This Week in Gaming 8/18-8/24

Welcome to This Week in Gaming, where we take a look back at some of the most newsworthy events in gaming history from last year to even decades ago that happened this very week. Take a gander at some of the highlights and see which spark nostalgia and which may still be news to you.


id’s Your Birthday
August 20, 1970

Today we celebrate the birthday of one of the industry’s greatest contributors. He is John Carmack, co-founder of id Software. John’s first involvement with electronics ended with him on the wrong side of the law for stealing school computers. It must have been fate, because ever since he’s been a programmer, developer and director for some of the company’s major titles such as Wolfenstein 3D and Doom. He invented new graphics techniques and engine builds used in games by other companies. John is a generous person giving away source codes to some games as well as donating a number of charities. He has been named one of the most influential people of all time, top 100 innovators and recipient of the GDC Lifetime Achievement award. John may have gotten himself mixed up with the wrong people earlier in life but he’s contributed more than enough time, effort and goodwill to make up for it.


A Shock to Our Systems
August 21, 2007

First-person RPG games really took off in the late 2000s. Oblivion was the top title until BioShock made its debut. You play as Jack, a lone plane crash survivor who ends up in the underwater city of Rapture. Jack begins walking around only to encounter a number of oddities including deranged citizens, infected little girl, possessed diving suits and he even gains supernatural abilities. It’s a mixture of science fiction, wartime propaganda and corrupt politics. Besides all that, BioShock brings emotional attachment to the storyline. It makes you care about the characters and their lives. The game has high scores all across the board and won Game of the Year from several outlets. In three years, BioShock sold over 4 million copies and has since been recognized by the Smithsonian for its extraordinary artistic direction.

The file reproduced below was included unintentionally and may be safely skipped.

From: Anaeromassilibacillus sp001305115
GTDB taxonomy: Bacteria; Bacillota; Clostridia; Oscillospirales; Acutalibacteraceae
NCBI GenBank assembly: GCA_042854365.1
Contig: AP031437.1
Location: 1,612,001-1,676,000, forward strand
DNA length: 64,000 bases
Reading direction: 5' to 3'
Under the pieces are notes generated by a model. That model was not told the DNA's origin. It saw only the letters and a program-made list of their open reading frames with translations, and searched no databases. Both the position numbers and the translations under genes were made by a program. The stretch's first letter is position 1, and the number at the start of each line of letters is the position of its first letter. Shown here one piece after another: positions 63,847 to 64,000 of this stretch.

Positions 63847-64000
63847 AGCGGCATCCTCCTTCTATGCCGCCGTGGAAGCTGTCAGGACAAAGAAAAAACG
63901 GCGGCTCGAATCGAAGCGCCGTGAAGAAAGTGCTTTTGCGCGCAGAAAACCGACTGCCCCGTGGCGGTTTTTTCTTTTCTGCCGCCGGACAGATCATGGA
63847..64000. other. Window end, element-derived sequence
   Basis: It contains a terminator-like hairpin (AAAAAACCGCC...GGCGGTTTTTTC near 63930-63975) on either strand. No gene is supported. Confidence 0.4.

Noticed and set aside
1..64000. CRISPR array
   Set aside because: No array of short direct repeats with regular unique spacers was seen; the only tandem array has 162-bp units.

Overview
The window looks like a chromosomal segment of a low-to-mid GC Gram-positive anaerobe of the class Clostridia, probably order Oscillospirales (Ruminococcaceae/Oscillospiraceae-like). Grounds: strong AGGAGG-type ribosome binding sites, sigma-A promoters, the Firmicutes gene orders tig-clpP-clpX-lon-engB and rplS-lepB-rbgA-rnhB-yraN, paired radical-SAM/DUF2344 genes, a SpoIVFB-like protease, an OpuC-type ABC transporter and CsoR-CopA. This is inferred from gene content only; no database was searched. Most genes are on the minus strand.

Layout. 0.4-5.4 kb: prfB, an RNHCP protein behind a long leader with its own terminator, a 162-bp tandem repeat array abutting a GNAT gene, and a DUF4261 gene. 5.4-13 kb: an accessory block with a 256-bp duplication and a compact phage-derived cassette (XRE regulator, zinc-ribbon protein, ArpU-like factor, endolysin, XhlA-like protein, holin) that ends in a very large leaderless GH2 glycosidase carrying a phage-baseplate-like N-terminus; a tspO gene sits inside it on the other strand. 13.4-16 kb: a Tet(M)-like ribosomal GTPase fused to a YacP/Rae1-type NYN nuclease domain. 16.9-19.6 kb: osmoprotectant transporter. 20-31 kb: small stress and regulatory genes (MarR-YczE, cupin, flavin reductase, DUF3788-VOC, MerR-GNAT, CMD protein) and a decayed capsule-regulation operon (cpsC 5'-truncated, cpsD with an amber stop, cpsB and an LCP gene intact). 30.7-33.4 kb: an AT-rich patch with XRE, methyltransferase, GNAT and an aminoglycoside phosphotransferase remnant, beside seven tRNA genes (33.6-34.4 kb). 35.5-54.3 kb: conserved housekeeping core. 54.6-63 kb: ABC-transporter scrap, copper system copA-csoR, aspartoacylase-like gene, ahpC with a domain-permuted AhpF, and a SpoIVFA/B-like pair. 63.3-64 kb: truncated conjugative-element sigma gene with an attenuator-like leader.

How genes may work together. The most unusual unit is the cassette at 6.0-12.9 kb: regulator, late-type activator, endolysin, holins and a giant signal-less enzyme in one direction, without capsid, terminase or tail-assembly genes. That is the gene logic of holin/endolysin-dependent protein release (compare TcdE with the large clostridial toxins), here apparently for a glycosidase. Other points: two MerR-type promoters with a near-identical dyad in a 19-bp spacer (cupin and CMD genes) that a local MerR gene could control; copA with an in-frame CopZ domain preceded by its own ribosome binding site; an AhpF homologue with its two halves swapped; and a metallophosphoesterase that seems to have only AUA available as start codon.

Super Sweet Sixteen
August 23, 1991

No spoiled rich kids on MTV here. This is about the arrival of the Super Nintendo to North America. That sweet, 16-bit system crossed the sea and had an immediate hold of the market. In head-to-head competition with Sega, Nintendo took the lead and never looked back. The console retailed a tiny bit higher than the Sega Genesis, but the cost was worth it. The amount of popular and well-received titles for the SNES was through the roof. You had Super Mario World, F-Zero, Secret of Mana, Donkey Kong Country and tons more; many of which were the console’s best-selling games. Over 23 million units of the console were sold in North America and left its mark in gaming history by providing advanced gameplay and mechanics for its time.


Gearing Up for a Golden Birthday
August 24, 1964

Metal Gear and the world of video games would not be as illustrious as it is today without the contributions of Hideo Kojima. Born in Tokyo, Hideo moved around a lot as a child and sought comfort by watching television, movies and playing Nintendo’s Famicom system. In college he decided to pursue a career in video games and found work as designer/planner for Konami’s home computer department. After working on a couple of lesser-known games he became disappointed with his position. He was a trouper and after some time was given a project to lead– Metal Gear. Hideo developed the game and established its franchise. It was the earliest title under the stealth genre. Sequels were created and the series is still a massive success. Hideo was named one of the hottest developers of 2008, awarded an MTV Lifetime Achievement Award and another from the 2009 GDC. We wish you a Otanjoubi Omedetou on your 50th birthday.


Turning Up The Heat
August 24, 1996

Former Microsoft employees Gabe Newell and Mike Harrington left the company to pursue a new endeavor. The two founded Valve Corporation and would become well-known for its games and business. Their first title, after acquiring the Quake engine license from pals at id Software, was the critically acclaimed Half-Life. The crew gained a following and began work on sequels as well as new titles. Some of their other hits include Team Fortress 2 and Counter-Strike. In 2002, Valve announced their online game market Steam. Players can purchase expansions, add-ons, even download entire games. The marketplace has been popular as of late with an enormous library of indie games and blockbuster titles as well as constant huge sales. Valve has continuously made smart decisions benefiting everyone but mainly us gamers.